Perhaps the largest landmark for nanotech in the landscape of popular culture has been Michael Crichtonâ''s 2002 work, â''Preyâ''. What may be painfully familiar to anyone who has followed anything to do with nanotechnology over the past seven years, or has read the book, the plot details how a medical imaging technology enabled by nanobots leads to great swarms of nanobots devouring everything around them and creating a â''grey gooâ''.
One argument goes that this book put such a pall over nanotechnology--at least the kind of nanotechnology that involves nanobots--that when it came time to fund and launch a national nanotechnology initiative, the ideas of molecular nanotechnology with assemblers and table-top factories were abandoned in favor of nanoscale material science.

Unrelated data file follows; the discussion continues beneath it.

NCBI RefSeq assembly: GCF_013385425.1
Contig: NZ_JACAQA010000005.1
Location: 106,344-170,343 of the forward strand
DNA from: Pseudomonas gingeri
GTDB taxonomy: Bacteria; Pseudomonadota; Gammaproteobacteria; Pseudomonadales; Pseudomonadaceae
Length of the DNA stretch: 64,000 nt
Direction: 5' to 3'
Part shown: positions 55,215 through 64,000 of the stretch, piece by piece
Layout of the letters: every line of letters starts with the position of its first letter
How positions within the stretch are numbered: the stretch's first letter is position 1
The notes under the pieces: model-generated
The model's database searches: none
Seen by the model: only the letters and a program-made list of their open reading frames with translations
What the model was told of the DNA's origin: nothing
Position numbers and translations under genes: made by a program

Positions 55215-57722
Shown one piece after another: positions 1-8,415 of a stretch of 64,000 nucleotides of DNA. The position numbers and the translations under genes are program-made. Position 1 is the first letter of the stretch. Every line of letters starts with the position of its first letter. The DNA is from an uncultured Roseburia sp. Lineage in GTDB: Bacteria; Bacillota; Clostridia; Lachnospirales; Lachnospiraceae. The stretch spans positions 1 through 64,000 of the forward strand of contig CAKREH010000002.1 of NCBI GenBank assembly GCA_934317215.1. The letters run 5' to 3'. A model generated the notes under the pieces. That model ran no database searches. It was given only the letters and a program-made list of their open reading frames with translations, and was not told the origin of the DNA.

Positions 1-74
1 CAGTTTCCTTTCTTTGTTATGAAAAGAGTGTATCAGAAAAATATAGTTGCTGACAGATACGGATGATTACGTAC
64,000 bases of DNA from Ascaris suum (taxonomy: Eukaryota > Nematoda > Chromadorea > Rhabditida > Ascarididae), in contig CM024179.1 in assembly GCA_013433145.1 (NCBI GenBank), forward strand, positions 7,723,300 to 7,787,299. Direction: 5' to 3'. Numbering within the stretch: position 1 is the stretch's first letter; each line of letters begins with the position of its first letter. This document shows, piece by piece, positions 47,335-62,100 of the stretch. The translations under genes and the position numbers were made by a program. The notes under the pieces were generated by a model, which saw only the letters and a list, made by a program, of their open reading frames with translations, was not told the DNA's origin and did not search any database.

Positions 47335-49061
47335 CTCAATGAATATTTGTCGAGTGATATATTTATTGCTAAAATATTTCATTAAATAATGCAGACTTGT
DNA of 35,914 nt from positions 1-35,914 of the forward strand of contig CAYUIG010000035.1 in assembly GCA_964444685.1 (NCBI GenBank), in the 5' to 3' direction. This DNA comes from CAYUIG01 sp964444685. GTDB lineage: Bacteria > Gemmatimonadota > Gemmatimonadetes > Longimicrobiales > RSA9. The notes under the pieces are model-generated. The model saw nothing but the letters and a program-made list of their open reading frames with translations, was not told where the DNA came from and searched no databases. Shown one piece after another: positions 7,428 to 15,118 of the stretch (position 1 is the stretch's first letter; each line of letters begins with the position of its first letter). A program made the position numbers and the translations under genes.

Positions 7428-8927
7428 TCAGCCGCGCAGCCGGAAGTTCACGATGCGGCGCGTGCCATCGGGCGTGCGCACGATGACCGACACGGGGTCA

Well, nanoscale material science is getting its comeuppance at the hands of popular culture. Thanks to the â''unofficial blogâ'' for the Center for Nanotechnology in Society at the University of California Santa Barbara, I was informed of a new television program in the US called â''Eleventh Hourâ''. In last weekâ''s episode â''a slew of Massachusetts residentsâ'¿were getting hit by lightening well above what we'd expect by chance alone. The source of the problem was traced to a fictional company working on "nanofilaments" that were found to be growing throughout people's skin and therefore making them more conductive.â''
There you have it. No more are nanobots going to devour the planet leaving a grey goo in their wake but we are all going to mysteriously get nanofilaments in our skin and lightening will strike less randomly and more regularly.
You know the fictional future I would prefer to actually see would be the grey goo.